The Upper Village – Church Street and Entrance to the Forest
Edward V. Bond, Vicar of Edwinstowe, published his ’Notes on the History of Edwinstowe and its Parish Church’ in 1913. He says that in ancient times Edwinstowe ‘’towne’’, as it was then called, was divided into two portions. The southern or lower portion was called Edwinstowe ‘’by the water’’ meaning near the River Maun. The northern or upper part was Edwinstowe ‘’on the hill’’
His Notes also tell us that members of the family of ‘’Edenstowe’’ were named after the part of the village in which they lived. In 1327, William, son Ralph-of-the-Hill of Edenstowe is said to have resided where Edwinstowe Hall now stands.
Another member of the family, John Bi-the-Water of Edenstowe, in about 1320, lived where Edwinstowe House now stands. He is thought to have been the father of the historic Edwinstowe family of the early part of the14th century. He was the King’s verderer for Sherwood and retired due to ill health in1326. In 1342, Sir Henry Edenstowe and his brother Robert, sons of John Bi-the-Water endowed the double chantry which forms the large south aisle of the church. The chapel is dedicated to Our Lady and Saint Margaret of Antioch.
Read more on this site under Local History / religion, also / education.
View from the crossroads up towards the forest
Edwinstowe Hall is a grade II listed building. Part of the Hall is early 18th century. The hipped roof and pedimented dormer windows are typical of that era.
At that time, the Hall belonged to the Countess of Scarborough.
Other parts date from the mid-18th century, e.g. a rainwater head dated 1757.
Pevsner mentions the magnificent two storey dining room of 1751.The ceiling is rococo in style with cherubs in low relief on the central panel.
The Hall passed to Earl Manvers in the 19th century, when the building was enlarged.
The Earl rented the Hall to a succession of gentlemen.
The Alexander family lived in the Hall in the 19th century. (See article in local history / people)
Edwinstowe Hall c1906
Edwinstowe Hall 1919
The Hall was sold to the Bolsover Colliery Company in 1929. It provided facilities for organisations such as the Boys’ and Girls’ Brigades (sponsored by the Company), residential outings for the young people from the seven colliery villages owned by the Company.
In the 1960s, the property was owned by Mr. Howis, an archery manufacturer.
Later, under the ownership of Nottinghamshire County Council, it became a Children’s home.
It is to become a private residence again.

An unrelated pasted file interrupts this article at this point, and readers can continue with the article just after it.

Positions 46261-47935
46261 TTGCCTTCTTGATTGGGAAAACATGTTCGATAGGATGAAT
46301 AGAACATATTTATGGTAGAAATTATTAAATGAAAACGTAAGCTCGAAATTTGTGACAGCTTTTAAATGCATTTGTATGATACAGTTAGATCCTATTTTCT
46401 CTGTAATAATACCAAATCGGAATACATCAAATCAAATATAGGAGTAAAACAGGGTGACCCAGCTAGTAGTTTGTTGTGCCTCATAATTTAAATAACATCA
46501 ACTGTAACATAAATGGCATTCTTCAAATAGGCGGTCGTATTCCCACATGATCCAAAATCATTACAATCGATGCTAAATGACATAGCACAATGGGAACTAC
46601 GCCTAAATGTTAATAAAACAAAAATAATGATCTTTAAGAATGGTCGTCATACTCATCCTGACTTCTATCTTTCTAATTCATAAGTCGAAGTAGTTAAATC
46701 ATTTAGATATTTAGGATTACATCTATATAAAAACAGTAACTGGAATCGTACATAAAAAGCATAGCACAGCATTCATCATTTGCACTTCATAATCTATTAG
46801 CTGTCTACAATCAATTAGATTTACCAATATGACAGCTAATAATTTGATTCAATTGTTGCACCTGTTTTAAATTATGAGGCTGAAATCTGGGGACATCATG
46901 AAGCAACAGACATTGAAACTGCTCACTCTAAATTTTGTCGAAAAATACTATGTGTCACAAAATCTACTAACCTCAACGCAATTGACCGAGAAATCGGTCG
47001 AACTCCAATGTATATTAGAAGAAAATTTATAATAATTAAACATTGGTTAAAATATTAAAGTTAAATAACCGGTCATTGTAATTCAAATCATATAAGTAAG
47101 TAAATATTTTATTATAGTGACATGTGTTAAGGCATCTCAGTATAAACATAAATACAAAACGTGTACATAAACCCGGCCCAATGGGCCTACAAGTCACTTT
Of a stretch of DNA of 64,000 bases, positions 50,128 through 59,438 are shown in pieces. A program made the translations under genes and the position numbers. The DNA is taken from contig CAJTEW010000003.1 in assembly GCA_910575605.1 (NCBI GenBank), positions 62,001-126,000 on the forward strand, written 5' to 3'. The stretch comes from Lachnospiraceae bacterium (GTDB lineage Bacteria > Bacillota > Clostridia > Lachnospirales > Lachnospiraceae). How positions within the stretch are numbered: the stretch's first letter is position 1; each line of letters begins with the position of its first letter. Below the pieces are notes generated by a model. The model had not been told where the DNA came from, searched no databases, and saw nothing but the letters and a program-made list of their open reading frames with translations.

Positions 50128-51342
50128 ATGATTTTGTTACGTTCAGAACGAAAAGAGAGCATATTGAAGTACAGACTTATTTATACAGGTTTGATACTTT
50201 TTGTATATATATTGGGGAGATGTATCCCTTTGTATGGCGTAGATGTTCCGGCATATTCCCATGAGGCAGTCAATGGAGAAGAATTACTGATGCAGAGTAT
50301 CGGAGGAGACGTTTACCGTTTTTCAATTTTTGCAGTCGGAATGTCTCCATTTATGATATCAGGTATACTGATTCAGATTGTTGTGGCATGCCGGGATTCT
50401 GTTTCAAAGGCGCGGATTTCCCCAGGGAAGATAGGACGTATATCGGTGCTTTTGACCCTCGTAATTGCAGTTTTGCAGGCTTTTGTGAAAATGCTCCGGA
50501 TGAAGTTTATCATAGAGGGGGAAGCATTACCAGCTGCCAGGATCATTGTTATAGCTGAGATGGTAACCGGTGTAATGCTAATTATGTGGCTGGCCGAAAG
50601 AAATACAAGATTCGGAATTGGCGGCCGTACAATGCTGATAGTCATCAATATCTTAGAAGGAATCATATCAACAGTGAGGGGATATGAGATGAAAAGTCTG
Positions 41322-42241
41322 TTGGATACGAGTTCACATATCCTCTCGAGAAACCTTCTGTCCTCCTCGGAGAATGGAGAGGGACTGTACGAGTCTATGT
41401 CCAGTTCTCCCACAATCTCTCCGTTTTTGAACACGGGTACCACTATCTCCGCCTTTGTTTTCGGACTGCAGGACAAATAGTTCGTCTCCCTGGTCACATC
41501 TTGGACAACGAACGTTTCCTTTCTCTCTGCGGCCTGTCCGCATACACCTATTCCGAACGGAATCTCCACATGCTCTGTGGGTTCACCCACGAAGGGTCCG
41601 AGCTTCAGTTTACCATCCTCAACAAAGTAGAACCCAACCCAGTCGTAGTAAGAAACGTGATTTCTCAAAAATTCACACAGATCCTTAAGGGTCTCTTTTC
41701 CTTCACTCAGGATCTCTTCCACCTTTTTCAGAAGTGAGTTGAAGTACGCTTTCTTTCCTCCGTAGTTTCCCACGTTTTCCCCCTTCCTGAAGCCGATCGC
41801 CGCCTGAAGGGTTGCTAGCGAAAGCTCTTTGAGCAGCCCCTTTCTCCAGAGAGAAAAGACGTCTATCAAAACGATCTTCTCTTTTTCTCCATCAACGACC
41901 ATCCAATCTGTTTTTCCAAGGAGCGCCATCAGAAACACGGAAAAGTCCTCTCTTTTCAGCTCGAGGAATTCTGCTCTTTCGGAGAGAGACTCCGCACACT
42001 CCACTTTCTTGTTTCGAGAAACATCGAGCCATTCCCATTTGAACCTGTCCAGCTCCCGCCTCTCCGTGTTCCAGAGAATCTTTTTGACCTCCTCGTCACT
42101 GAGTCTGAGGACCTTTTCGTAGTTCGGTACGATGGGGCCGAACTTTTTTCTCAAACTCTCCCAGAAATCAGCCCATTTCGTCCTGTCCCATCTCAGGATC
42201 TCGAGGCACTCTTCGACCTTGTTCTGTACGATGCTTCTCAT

Edwinstowe – Upper Village, looking towards the west.
The High Street and Church Street run from left to right in the picture. Ollerton Road runs from the bottom margin to the crossroads where the road continues as Mansfield Road.
VIEWS FROM St. Mary’s Church Spire 1978
Church Street, Church Farm and Royal Oak
Church Farm, Village Hall and Major Cinema
Edwinstowe Garage and Churchyard
Church Farm Craft Workshop 1985
The Old Vicarage 18th & 19th century before it was demolished.
St. Mary’s Church and Manor House c.1906, situated to the south of Edwinstowe Hall
The church was undergoing repairs to the steeple and weather vane. A lightning conductor was also being installed.
The Manor House (Church Street) is one of the oldest houses in the village. Manor Farm, Edwinstowe did not have a resident local Lord of the Manor. It is thought that it was built for the Lord of the Manor’s Agent. The upper storey and the Tudor style frontage were added 150 years later. When more recent restorations were undertaken workmen found a very old well in the grounds. It was excavated and photographed before being filled in for safety reasons.
The Manor House before the alterations
Cottages on Church Street opposite Edwinstowe Hall
The cottages shown above are 18th century. The more recent photograph below shows the end of the row which was a wheelwright’s, joiner’s workshop and builders. It is still owned by the same family.
Church Street 1987
This shows The Wheelwrights and the entrance to Maid Marian Restaurant (now Launay’s on bottom right).
Maid Marian Restaurant (now Launay’s).
This building was originally two 18th century cottages.
Sherwood Villa built 1774. Joe Bennett’s house
Other cottages, including Forest Lodge were built about the same date as Sherwood Villa, during an apparent building boom. Sherwood Villa was also the home of artist Wright Barker in 1891.
Church Street from the churchyard 1987
Forest Lodge is opposite and the crossroads of Mansfield Road going west, Ollerton Road going east and the High Street going south.
Church Street from the crossroads c.1900
These cottages were built in1875 in the ‘’olde worlde’’ style favoured by the Victorians. It is thought these were originally thatched because of the roof shape. Ver old ovens of a large size were inside the end cottage a number of years ago and these may have been the old bakeries as Joseph Else baker lived there.
Church Street 2015
To the north of Edwinstowe Hall is the cricket pitch and Sherwood Forest with its visitor centre.
Cricket Ground and Funfair 1981
Sherwood Forest Fun Fair 2013
Edwinstowe Cricket Ground and Pavilion from the Forest n.d.
Edwinstowe Cricket Ground August, 1980
Sherwood Forest – Swinescote Lane view north c1930s
Maythorne Close c1995
Sherwood Forest Youth Hostel January 2012
A Post Windmill possibly sited on Mansfield Road – Photograph taken by R W Appleby of Edwinstowe. It was taken down in 1900.
Edwinstowe Village Hall 1980s
Edwinstowe Village Hall, Mansfield Road 2009
St. Mary’s Church Rooms, Mansfield Road